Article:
Acute renal failure

You might be pleasantly surprised to learn that almost all of our intensive care patients with renal damage end up leaving us safely without any residual effects. That’s because the kidney recovers perfectly, you just need a little help and don’t interfere with its recovery. Some people are helped by this drug: https://pillintrip.com/medicine/fresubin.

What is the problem with renal failure?
So, acute renal failure is a sudden loss of function of both kidneys.

Some people think that kidney failure manifests itself as if a valve is turned off and there is no fluid (urine). No, renal failure is manifested by a decreased rate of diuresis. In adults, the rate of diuresis decreases to less than 50 milliliters per hour, and in children, less than 2 ml per kilogram of weight per hour.

In this case, substances formed as a result of metabolism (urea, creatinine, etc.) accumulate, and as a result, normal functioning of the body is impaired. However, urea, creatinine and other “toxins” the body tolerates to the last, but electrolyte disorders, especially high potassium in plasma, can quickly lead to cardiac arrest.

I was an intern. A young man with signs of poisoning by an unknown poison (presumably ethylene glycol) was admitted to the department of a regional hospital in the evening. He was already unconscious; we had to put him on controlled ventilation at once. There was no urine, urea and creatinine were above all limits. All attempts to stimulate the kidneys with medications were unsuccessful. He was scheduled for dialysis in the morning. However, the same morning the guy died. His potassium was 1.5 times normal.

Causes of renal failure
But a case of acute renal failure as a result of poisoning is rather rare. Much more often renal dysfunction occurs as a result of a complication of an underlying disease. The kidneys are always the second to be affected, but in the end it is often kidney problems that come first among the causes of death or disability. The development of kidney damage occurs for three reasons:

1. Pre-renal cause – prerenal cause. This is when some event has occurred that results in blood not flowing to both kidneys (because the blood in the kidney not only filters, but also feeds the organ itself) or not flowing in sufficient quantity. Squeeze the faucet in front of the filter, that’s it – the filter does not work. Why does this happen?

Myocardial infarction. Damaged heart muscle can’t cope with its function, doesn’t create the necessary pressure to push blood into the kidney tubules, ready – kidney failure. But if you put a stent in the damaged artery, spur myocardium with substances similar to adrenaline, and voila – the heart beats merrily, renal failure is solved.
Elemental dehydration. No water, blood gets thicker, the heart has trouble pushing through the thick slurry. You probably figured out how to treat it without me.
Anaphylactic shock. As a result of the body’s reaction to the allergen, the blood vessels have relaxed, the heart has become sluggish, and there is virtually no blood flow in the periphery. Well – adrenaline and plenty of fluids will save the situation.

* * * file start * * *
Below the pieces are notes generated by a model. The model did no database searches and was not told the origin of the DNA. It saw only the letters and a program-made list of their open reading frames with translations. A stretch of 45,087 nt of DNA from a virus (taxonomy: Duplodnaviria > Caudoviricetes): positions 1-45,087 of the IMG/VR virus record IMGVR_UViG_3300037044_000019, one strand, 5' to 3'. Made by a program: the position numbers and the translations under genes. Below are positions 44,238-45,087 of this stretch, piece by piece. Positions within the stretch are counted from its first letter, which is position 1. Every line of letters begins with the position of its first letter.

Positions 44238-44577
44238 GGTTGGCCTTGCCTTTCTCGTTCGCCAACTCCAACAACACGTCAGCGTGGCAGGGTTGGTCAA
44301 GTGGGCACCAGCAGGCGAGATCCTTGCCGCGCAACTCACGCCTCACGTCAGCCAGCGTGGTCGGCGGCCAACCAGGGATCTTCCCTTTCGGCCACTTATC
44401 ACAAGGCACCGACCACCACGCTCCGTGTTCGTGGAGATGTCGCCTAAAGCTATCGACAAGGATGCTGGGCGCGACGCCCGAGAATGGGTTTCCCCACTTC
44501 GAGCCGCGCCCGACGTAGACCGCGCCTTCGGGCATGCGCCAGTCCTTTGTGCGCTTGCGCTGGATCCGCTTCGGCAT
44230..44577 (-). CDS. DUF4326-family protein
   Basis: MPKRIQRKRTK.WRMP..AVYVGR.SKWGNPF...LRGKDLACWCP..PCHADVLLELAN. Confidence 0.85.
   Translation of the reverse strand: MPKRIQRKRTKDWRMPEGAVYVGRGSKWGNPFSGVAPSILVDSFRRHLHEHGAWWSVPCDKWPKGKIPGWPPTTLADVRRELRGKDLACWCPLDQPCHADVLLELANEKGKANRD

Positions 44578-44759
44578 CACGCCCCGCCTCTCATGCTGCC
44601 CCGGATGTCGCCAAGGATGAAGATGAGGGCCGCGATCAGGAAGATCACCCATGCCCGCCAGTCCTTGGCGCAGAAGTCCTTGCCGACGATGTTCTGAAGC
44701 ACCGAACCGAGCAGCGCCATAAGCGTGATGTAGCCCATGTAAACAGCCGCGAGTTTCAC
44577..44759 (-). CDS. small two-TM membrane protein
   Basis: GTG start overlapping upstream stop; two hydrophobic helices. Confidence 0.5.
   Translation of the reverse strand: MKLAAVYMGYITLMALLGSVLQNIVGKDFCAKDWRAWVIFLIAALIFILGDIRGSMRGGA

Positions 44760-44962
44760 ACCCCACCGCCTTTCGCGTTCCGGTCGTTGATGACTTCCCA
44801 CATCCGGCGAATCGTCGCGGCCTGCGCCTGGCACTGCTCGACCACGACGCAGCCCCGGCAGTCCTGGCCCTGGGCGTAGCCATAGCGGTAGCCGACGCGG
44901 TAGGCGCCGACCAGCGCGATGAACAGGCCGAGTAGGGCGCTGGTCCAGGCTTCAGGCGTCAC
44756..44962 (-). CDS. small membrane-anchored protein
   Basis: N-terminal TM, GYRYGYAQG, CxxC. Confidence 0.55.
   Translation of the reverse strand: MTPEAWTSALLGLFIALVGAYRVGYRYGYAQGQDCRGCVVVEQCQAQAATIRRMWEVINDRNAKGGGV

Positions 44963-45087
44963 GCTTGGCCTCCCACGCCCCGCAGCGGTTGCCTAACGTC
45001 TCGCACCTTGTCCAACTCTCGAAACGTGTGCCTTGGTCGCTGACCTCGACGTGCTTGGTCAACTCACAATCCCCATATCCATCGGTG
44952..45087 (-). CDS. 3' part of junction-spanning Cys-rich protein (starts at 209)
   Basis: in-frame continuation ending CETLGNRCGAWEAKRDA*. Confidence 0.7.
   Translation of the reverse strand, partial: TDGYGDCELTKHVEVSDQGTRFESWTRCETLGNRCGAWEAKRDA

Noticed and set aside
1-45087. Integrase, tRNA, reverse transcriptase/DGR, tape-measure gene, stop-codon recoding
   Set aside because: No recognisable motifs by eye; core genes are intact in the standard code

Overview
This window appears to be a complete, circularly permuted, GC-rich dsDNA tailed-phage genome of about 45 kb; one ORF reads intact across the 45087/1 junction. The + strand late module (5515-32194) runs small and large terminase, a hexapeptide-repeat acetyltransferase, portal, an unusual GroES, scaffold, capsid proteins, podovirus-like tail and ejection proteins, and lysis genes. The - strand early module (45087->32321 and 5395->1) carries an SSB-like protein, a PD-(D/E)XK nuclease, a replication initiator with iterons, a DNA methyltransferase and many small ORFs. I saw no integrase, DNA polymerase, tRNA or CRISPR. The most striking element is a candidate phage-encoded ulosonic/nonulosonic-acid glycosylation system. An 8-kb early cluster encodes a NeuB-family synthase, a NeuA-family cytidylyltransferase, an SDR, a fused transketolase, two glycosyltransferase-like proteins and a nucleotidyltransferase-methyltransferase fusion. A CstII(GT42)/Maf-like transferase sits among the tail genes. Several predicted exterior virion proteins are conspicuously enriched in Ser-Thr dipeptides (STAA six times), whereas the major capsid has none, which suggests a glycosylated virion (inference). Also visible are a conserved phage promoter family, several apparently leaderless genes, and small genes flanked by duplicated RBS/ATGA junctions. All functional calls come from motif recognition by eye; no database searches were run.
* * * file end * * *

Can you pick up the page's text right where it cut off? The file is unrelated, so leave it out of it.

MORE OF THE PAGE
In general, failure associated with prerenal causes is not difficult to treat. However, if you drag out the treatment for a long time, it is easy to get damage, ischemia of the renal tissue, and then there will be:

2. The actual renal cause is renal. In this case, the kidneys are affected directly from a nephrotoxic factor that affects the renal functional unit – the nephron (the formation where blood filtration occurs). The most basic factors are as follows:

Acute renal failure: poisons
Industrial poisons (e.g. ethylene glycol).
Medications (antibiotics like aminoglycosides, especially x-ray contrast agents are famous in this case).
Renal vascular damage, more often autoimmune. This is when there is a systemic disease like scleroderma, vasculitis, systemic lupus erythematosus, etc.: the body forms antibodies to its own tissues, including the inner lining of blood vessels (including kidney damage).
Severe renal trauma.
Diabetes mellitus.
Myoglobinuria. For example, after prohibitive for this individual physical activity, when there are damages of muscle cells with a massive release of myoglobin protein. Or in another situation – for example, in earthquakes, when people are crushed by a heavy beam, compressed tissues lose blood flow, swell, cells are destroyed, and when people are taken out from under the rubble, blood flow is restored and their own poisons, including myoglobin, enter the system.
3. Post-renal causes (post-renal) of acute renal failure. Here, some physical cause that prevents urine from flowing down the tubule (ureter) below the kidney is to blame. This is, for example, narrowing of the ureter of the single kidney, stones, tumors and other possible causes that do not allow the urine to enter the bladder. As a result, pressure increases in the renal tissue, vessels are compressed, blood circulation is impaired, and tissues die.